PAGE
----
information from the signal is being removed.

Are we just removing some of the harmonics
up here?

Or do we have other content from the signal
that’s being removed?

So the solo filter is basically what’s left
over after the processing happens.

So, what is being taken out of the signal.

It’s kind of like if you do the null test
where you take two signals, maybe process

one and flip the polarity on it, then you
can see what’s left over from them.

So the solo filter shows you what is taken
out of the signal.

So, let me bring the sawtooth signal back

Watch what happens when I bring up the dampening
with the solo filter engaged when we’re watching

over here what’s being removed.


So you can see that there’s certainly a fair
amount of information that’s being removed

in this region, but it’s also affecting some
things in the lower harmonics as well.

So it’s not just a simple equalizer that dips
these out right here.

Let me go ahead and send some other signals
through it, so you can get a better idea of

how it works.

I’ll start out with electric guitar.

Do the same thing where I crank up the dampening,
you can hear that happening, then also show

you this solo filter, what’s actually being
removed from the guitar.

So in this case, this is a signal that’s not
stationary or constant.

It’s not the same thing over and over and
over again, like a test signal, or a sawtooth,

or the sine wave.

So it gives you a different way of understanding
how the plug-ins working.

So, here’s electric guitar.


You know, I can demonstrate this also on my
drum buss.

Here’s a drum mix that I’ll send through the
plug-in and do a similar kind of thing with



Also here, across a full mix.


Hopefully you’re able to see and hear that
this plug-in is doing some pretty cool, complex,

sophisticated things.

It’s not just a simple equalizer.

Certainly, it’s going to do a lot to affect
some harshness that shows up in the 2-5kHz

region, but it’s also going to affect some
harmonics that show up across the full spectrum.

Typically when I use this plug-in, I use it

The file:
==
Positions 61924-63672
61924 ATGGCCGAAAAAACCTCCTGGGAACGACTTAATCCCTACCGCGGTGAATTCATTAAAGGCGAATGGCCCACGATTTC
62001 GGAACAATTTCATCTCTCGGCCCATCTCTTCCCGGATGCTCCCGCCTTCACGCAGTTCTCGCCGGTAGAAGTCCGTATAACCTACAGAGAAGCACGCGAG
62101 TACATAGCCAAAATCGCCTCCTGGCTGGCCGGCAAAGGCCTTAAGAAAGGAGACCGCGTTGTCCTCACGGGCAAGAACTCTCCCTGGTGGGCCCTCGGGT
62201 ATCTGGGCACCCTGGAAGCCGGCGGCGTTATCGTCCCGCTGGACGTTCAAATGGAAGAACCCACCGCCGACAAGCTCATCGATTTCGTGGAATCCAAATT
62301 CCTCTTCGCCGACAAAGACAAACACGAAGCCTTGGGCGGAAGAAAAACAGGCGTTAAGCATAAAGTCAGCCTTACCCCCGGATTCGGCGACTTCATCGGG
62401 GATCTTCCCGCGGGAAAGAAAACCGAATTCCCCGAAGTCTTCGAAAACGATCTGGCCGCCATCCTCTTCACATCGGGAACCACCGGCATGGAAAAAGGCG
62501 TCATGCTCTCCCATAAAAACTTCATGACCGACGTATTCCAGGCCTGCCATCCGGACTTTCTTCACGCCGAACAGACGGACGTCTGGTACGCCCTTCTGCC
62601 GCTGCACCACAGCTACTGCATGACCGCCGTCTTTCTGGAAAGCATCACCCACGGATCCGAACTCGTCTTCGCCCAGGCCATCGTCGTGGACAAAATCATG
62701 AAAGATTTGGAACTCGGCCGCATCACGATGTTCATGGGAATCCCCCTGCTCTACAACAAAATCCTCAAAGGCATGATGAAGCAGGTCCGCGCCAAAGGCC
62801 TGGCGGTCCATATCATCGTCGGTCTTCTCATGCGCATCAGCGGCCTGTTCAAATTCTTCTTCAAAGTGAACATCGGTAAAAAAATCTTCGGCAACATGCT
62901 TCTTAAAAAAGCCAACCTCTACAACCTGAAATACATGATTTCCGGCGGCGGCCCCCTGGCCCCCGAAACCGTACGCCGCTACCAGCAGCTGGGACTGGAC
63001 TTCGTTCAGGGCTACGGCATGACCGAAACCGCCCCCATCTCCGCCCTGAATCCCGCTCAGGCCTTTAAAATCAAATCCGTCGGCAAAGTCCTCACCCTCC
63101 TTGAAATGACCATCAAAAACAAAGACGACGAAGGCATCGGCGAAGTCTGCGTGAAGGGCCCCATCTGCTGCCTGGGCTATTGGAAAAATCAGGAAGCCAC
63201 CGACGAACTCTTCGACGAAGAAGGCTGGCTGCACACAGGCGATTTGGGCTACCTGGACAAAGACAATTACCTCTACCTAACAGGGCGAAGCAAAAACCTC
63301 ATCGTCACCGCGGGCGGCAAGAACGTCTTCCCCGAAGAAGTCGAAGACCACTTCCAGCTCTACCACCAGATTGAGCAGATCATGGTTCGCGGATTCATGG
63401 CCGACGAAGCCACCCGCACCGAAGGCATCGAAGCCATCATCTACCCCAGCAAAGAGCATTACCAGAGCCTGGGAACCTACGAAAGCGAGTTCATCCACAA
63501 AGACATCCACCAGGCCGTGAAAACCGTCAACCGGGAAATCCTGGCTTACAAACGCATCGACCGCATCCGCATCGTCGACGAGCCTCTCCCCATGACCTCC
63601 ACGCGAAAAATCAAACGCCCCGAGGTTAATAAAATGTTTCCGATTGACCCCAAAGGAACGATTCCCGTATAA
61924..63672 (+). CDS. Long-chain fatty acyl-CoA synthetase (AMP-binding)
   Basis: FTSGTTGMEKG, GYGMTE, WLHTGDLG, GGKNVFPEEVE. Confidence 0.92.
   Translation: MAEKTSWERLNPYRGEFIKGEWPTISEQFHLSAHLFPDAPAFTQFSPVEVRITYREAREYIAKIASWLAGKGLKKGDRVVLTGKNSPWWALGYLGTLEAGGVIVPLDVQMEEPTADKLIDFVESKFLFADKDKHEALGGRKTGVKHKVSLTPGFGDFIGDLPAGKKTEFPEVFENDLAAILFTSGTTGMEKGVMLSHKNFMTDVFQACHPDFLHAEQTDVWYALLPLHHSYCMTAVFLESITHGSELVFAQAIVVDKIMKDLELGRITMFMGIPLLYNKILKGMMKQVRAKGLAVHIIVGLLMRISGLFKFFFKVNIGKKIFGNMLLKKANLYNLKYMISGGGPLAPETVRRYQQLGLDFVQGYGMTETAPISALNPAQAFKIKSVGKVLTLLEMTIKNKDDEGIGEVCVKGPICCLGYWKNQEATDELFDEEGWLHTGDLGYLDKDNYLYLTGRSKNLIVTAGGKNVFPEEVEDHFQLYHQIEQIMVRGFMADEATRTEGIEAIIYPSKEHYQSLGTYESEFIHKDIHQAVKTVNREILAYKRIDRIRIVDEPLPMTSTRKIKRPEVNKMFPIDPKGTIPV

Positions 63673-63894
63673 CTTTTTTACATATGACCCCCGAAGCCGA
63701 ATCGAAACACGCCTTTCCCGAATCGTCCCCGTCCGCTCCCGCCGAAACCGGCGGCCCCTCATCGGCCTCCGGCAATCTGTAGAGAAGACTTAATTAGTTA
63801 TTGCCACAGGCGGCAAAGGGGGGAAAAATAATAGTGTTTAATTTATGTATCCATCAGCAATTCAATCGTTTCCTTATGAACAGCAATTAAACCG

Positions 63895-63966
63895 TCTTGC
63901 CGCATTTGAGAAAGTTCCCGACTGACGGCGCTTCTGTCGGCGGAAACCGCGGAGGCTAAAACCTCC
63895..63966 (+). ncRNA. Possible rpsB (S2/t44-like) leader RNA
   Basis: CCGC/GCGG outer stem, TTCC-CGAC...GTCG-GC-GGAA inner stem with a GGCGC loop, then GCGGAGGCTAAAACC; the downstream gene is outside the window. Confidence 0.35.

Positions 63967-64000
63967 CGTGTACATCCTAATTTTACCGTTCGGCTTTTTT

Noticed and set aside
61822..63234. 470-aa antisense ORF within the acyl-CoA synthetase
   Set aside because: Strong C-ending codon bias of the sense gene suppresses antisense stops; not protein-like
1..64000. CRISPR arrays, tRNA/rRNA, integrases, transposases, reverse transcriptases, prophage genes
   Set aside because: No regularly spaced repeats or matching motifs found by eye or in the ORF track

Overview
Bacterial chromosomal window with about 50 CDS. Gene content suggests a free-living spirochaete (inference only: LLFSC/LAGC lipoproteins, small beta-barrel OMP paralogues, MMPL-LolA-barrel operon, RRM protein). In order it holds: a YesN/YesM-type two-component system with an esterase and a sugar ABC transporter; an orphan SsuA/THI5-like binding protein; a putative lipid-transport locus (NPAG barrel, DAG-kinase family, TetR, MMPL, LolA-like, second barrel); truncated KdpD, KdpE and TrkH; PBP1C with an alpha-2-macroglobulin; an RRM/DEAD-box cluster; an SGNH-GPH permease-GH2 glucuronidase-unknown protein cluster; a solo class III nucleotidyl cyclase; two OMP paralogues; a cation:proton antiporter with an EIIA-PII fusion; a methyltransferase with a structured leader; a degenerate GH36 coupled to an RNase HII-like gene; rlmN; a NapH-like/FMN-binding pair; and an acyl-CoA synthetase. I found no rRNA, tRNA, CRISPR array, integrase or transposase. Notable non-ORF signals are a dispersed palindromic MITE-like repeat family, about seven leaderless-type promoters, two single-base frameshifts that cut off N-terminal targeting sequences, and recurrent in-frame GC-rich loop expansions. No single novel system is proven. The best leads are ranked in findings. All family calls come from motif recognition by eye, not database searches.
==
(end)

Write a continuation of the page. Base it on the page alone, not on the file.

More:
very subtly.

Just maybe one dB, 1.5-2 dB maximum depending
on if I’m using it on individual instruments

or a full mix.

Certainly, the more you crank this knob up,
it’s really going to suck the tone out of

your mix, so you have to be careful with that.

Nonetheless, this plug-in does some things
that I know I can’t do with any of my other


So, I hope that this demonstration gave you
a better idea about the Brainworx Refinement

plug-in, but also showed you some techniques
that you can use with other kinds of plug-ins

as well to see how they work.

So until next time, take care, guys.

Brainworx bx_refinement [Analyzing Mixing Plugins]

The first video in a new series on analyzing effects. This one covers the Brainworx bx_refinement harshness control plugin.

Overview of bx_refinement from Brainworx:

The Harshness Control allows you to eliminate unpleasant high frequencies from complex signals and mixes. bx_refinement’s intuitive controls let you adjust various aspects of the sound with ease. Based on M/S (Mid/Side) processing, it imparts a tube-like analog smoothness and is a boon for mix engineers looking to tame unpleasant digital harshness on individual tracks.

*Add Tube-like Tone*

bx_refinement is not an emulation of a certain tube sound. Instead, it combines several characteristics found in ultra-musical tube-based equipment to give you an effective tool that is easy to operate. As you tweak the bx_refinement controls, the tube graphic gives you precise visual feedback showing you how intensely the process is being applied. Simply look at the tube’s glow and you’ll see how much, how fast, and how dynamic the plugin is affecting the signal.

*Easily Target Problem Areas*

With powerful, simple controls, bx_refinement allows you to quickly identify and discard offending frequencies. The core of bx_refinement is its Damping Control, which features a dynamic peak band EQ to reduce harsh frequencies. The Solo Filter button lets you listen to only the frequencies you’re removing, while the Soft/Hard function sets the character of the processing.

*Dynamic Flexibility*

Implement the oscillation option to create nice warming effects. You can adjust the speed of the oscillator with the duration knob, and even sync it to your DAW’s tempo to emphasize rhythmic aspects of your mix or master. The bx_refinement is a processor that will truly stand alone in your sonic toolkit.


– Reduces harshness and breathes life into recordings

– Dynamic or modulation-based damping of unwanted frequencies

– Soft & hard damping provide second order filtering and higher order filtering respectively

– Solo filter allows you to hear just what you’re removing from the recording

– Subtle saturation and presence controls enhance the material without changing its character

– Independent processing of Mid and Side channels in M/S recordings

About The Pro Audio Files

Tutorials on mixing, mastering and producing music in Pro Tools with plugins from Waves, FabFilter, SoundToys, Softube, Sonnox, PSP, Slate Digital and more. Learn how to mix using EQ, compression and effects like reverb, delay, saturation and distortion on vocals, drums, guitar, bass and more.